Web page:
5 Black-Owned Businesses Headed To Baltimore Washington International Airport Through Launch Pad Program

5 Black-Owned Businesses Headed To Baltimore Washington International Airport Through Launch Pad Program

Five Black-owned businesses local to the DMV area will make their way to the Baltimore/Washington International Thurgood Marshall Airport (BWI) as part of a lasting commitment to minority entrepreneurs.

Established in 2017, the Launch Pad program equips small business owners with retail space to raise awareness for their brands. In addition to prime real estate in a heavily populated airport, entrepreneurs will be given invaluable resources and development training. “This year’s Launch Pad class represents some of the region’s most creative entrepreneurs,” said Faraji Whalen-Robinson, vice president of BWI concession’s manager Fraport Maryland. “Fraport is extremely proud to have partnered with BWI Thurgood Marshall Airport on this long-term initiative to provide small local businesses an opportunity to reach an international audience. Come welcome these new business owners and salute supporters and advocates that have been part of promoting small business at BWI Marshall Airport over the years.”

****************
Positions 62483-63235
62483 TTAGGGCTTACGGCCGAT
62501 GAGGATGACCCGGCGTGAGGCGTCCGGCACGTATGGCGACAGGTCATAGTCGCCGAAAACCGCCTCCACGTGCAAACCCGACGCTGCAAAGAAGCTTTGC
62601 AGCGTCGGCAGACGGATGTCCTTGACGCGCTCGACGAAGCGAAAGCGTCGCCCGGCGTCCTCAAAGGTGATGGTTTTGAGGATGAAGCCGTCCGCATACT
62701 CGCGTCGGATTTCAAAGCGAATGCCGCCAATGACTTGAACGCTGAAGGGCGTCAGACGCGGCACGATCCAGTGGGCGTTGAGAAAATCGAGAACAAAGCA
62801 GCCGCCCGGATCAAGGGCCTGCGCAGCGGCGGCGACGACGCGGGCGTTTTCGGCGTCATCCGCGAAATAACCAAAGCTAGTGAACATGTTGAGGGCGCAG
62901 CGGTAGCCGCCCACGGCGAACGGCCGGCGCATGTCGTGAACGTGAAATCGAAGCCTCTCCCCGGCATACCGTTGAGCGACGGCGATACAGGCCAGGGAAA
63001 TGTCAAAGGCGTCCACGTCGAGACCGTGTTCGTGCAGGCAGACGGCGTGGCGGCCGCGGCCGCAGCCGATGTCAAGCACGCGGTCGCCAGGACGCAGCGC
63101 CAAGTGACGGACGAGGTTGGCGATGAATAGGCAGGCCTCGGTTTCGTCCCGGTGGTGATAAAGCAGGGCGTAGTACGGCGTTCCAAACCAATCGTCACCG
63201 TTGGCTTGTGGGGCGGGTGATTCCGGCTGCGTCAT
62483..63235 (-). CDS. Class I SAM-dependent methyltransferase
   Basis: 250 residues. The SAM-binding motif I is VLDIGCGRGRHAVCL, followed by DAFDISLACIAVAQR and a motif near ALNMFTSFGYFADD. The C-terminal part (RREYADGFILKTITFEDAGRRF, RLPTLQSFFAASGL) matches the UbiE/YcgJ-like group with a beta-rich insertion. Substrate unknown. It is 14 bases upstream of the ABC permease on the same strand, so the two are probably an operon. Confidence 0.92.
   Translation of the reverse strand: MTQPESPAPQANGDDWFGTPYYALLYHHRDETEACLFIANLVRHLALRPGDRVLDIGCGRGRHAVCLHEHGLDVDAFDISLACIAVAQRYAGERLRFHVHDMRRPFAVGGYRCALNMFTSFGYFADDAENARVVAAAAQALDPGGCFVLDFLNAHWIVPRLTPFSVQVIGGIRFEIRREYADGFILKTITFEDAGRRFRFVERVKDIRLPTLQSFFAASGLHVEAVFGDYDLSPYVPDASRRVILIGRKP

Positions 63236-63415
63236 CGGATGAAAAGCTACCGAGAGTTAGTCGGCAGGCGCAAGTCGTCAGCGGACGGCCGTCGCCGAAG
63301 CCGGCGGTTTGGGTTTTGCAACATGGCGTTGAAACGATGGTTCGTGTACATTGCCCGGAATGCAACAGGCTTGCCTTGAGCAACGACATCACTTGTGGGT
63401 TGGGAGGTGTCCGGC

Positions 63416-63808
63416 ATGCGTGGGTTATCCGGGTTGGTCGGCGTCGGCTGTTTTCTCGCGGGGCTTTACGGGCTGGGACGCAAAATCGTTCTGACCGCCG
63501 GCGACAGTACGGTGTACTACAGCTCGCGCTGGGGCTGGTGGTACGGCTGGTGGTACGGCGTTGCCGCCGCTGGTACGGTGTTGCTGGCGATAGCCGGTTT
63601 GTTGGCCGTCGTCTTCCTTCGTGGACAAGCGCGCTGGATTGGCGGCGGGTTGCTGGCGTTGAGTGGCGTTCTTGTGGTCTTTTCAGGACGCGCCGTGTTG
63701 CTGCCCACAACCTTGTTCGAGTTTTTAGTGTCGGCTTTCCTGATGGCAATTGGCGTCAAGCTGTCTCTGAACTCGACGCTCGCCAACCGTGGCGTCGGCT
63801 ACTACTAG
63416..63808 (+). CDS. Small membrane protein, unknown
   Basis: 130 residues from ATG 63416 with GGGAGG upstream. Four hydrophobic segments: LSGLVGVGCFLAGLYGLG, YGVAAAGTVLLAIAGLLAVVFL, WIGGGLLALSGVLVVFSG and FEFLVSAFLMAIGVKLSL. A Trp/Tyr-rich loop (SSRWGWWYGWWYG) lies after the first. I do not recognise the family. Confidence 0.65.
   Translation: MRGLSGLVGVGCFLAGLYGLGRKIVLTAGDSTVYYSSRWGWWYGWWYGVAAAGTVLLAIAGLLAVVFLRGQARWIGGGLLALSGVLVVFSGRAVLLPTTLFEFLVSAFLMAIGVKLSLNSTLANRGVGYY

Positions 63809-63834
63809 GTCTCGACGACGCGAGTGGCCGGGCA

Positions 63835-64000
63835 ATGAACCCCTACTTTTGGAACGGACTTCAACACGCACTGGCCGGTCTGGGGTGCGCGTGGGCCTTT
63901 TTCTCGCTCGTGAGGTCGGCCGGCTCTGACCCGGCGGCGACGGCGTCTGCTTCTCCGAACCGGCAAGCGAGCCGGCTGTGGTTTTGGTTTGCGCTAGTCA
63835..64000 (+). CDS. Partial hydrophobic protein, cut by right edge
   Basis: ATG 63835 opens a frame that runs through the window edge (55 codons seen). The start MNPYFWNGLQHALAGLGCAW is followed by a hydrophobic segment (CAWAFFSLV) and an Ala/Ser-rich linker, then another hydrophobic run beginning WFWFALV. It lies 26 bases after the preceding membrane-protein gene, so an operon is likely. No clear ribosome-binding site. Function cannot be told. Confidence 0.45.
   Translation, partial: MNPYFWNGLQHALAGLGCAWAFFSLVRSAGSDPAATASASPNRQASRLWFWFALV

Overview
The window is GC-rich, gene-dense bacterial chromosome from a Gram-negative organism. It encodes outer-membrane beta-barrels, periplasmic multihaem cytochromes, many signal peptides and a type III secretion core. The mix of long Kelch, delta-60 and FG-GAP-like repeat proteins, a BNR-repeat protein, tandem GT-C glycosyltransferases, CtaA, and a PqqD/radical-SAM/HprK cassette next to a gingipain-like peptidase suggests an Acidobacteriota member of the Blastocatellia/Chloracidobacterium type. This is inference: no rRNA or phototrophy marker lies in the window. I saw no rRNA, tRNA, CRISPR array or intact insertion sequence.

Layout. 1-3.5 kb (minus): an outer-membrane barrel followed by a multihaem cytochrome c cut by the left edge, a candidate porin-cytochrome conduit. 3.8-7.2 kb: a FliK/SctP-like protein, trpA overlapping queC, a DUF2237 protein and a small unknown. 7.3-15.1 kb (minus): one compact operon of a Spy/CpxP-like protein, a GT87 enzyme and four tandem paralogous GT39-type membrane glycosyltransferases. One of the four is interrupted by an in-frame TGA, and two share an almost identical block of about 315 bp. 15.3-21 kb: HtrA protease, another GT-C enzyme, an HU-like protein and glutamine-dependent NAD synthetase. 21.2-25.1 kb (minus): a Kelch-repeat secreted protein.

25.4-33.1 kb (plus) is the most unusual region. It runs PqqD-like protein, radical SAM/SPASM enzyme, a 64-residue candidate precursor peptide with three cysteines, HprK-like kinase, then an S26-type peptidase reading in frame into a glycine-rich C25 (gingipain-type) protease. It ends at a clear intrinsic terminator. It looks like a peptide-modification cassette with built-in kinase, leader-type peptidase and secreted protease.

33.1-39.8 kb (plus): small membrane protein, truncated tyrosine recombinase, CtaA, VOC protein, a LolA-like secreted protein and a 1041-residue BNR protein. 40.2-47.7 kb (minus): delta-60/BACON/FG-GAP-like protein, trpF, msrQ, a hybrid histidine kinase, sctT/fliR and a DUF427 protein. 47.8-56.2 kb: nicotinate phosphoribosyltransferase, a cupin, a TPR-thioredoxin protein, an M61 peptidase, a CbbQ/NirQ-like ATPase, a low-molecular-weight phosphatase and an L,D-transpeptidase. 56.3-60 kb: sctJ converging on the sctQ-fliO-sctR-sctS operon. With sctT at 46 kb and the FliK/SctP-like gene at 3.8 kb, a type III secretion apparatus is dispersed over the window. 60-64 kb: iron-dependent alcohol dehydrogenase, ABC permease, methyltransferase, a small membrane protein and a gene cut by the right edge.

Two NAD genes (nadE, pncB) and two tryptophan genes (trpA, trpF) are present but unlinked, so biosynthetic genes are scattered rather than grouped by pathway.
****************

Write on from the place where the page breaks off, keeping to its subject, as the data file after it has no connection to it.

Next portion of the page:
According to Afro News, this year’s cohort consists of a large array of businesses, including Zaaf, an African artisanal brand; Pamper Me Please, a spa and beauty, health, and wellness company; and Drama MaMa Bookshop, a stationery company. Visitors will also have a chance to shop with Different Regard, a sustainable men’s and women’s boutique, and Abrin Fashion House, a jewelry and accessory store. As the program puts its brands in an international space, the business owners will also have the opportunity to understand what they need to scale their businesses successfully. “The Launch Pad program is more than just popping up in the airport. It’s a fine-tuning for our businesses and makes us hyper-aware of where we are as businesses and what we need in order to be prepared to operate in a place like the airport,” said Alisa Brock, owner of Drama MaMa Bookshop. “I have high hopes.”

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